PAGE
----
DVDs and film reels as platforms for recording videos could be a thing of the past after scientists managed to store a few frames of light signals in vials of gas.
Don't expect to have to update your home video player too soon, though - so far, the room-temperature gas has only "stored" two frames of light signals.
AdvertisementBut it's the first time in history images have been stored in a non-solid and then played back - and the paper's title, 'Temporally Multiplexed Storage of Images in a Gradient Echo Memory', inspired a YouTube tribute.
One young man was inspired by the lingo of the University of Maryland's paper, especially the storage of images in the atomic memory, and contrived a song which he performs on a YouTube video clip.
As yet, there are not many practical uses for the technique, which stores information in tiny vials of rubidium, by beaming light into a 20cm long tube.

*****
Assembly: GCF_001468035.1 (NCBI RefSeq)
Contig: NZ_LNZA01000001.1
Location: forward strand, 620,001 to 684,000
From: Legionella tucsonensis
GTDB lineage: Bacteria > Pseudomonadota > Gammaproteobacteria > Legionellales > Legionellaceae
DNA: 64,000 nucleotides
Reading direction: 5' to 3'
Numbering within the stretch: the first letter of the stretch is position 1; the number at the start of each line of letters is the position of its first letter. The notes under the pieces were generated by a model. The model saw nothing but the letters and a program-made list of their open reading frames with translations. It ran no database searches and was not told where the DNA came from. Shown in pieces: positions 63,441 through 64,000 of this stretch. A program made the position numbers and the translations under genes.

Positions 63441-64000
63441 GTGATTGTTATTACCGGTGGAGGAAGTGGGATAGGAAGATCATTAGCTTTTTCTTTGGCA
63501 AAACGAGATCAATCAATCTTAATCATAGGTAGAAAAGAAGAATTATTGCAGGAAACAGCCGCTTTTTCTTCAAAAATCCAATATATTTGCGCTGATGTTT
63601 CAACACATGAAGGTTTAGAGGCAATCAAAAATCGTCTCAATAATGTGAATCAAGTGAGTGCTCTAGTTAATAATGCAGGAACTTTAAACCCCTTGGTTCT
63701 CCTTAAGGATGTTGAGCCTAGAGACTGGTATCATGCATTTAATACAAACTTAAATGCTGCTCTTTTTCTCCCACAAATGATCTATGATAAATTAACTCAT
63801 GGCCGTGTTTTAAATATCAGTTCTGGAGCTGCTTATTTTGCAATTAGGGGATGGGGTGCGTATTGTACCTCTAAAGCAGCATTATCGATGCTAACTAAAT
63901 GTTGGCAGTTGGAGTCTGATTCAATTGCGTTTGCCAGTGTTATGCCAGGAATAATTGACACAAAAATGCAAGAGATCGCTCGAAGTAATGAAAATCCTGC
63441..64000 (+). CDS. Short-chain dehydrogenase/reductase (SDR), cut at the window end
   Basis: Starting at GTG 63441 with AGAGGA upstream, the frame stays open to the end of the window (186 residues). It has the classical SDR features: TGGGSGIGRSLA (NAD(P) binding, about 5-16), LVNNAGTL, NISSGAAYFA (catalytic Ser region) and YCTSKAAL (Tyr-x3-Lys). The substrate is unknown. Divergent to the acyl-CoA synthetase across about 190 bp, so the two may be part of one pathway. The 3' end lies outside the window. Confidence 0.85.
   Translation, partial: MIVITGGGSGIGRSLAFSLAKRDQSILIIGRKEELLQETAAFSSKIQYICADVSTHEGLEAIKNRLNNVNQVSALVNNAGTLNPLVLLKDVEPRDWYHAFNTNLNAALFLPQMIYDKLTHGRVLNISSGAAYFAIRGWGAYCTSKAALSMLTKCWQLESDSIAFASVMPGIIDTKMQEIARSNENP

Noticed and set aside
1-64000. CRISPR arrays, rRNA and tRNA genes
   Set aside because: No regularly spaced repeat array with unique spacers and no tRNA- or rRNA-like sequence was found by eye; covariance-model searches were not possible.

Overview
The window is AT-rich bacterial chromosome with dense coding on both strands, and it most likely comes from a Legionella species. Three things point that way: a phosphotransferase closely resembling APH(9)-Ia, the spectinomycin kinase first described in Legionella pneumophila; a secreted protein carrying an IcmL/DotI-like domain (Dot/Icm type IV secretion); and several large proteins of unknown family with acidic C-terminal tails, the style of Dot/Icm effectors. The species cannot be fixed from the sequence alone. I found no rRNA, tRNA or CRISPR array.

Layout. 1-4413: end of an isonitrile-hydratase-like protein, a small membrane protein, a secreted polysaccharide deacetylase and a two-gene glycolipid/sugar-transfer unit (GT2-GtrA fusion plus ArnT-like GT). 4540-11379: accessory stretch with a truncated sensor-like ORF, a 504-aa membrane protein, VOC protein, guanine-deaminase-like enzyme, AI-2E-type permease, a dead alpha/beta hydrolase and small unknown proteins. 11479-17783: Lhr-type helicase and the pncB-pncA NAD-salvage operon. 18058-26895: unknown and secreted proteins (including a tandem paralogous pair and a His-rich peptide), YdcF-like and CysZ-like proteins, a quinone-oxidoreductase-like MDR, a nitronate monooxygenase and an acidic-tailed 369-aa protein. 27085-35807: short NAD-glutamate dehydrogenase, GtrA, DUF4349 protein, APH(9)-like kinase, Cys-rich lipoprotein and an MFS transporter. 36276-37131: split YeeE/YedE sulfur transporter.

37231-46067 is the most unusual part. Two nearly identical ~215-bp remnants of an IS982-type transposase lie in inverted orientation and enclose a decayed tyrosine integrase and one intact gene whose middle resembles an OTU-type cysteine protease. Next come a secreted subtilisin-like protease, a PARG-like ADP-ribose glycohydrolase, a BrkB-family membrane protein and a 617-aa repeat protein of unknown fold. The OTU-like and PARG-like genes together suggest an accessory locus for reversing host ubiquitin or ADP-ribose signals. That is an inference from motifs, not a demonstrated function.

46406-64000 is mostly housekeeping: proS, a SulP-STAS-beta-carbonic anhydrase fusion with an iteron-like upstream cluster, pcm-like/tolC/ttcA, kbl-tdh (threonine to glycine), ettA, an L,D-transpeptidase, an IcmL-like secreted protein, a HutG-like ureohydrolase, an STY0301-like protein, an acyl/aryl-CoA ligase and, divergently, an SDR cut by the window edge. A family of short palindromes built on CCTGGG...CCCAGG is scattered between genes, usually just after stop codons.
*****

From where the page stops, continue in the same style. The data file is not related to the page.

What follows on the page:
To play back, the magnetic field is flipped backwards, the control beam turned back on, and the atoms start to move in the opposite direction.
Beyond simply creating a new storage medium, and presumably inspiring George Lucas to re-release the Star Wars films in gaseous form, the gas can store "quantum" information - and once it's refined, could be a crucial building block for the computers of the future.
As yet, there are not many practical uses for the technique, which stores information in tiny vials of rubidium, by beaming light into a 20cm long tube
"The big thing here is that this allows us to do images and do pulses (instead of individual photons) and it can be matched (hopefully) to our squeezed light source, so that we can soon try to store 'quantum images' and make essentially a random access memory for continuous variable quantum information," the Daily Mail quoted Lett as saying.
"The thing that really attracted us to this method---aside from its being pretty well-matched to our source of squeezed light---is that the ANU group was able to get 87 percent recovery efficiency from it - which is, I think, the best anyone has seen in any optical system, so it holds great promise for a quantum memory," Lett added.
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